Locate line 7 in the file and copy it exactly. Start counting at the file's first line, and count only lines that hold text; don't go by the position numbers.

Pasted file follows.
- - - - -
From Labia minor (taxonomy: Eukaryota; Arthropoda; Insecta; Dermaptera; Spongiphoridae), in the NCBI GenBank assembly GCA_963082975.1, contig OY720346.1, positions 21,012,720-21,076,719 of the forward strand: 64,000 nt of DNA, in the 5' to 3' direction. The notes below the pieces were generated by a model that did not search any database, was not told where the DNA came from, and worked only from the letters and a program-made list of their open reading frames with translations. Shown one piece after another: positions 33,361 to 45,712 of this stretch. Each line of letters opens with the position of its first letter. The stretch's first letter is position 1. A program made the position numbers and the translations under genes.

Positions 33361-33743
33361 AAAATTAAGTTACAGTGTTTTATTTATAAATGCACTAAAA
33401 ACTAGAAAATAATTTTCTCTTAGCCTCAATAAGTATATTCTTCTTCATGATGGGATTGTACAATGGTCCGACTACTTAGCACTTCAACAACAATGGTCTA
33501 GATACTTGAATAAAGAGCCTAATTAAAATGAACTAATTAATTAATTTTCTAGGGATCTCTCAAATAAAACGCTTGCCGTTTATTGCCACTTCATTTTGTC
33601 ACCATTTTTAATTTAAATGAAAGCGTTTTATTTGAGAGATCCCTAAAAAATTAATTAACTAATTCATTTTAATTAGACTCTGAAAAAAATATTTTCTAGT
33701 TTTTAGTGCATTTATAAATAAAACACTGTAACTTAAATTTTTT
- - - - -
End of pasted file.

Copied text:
33701 TTTTAGTGCATTTATAAATAAAACACTGTAACTTAAATTTTTT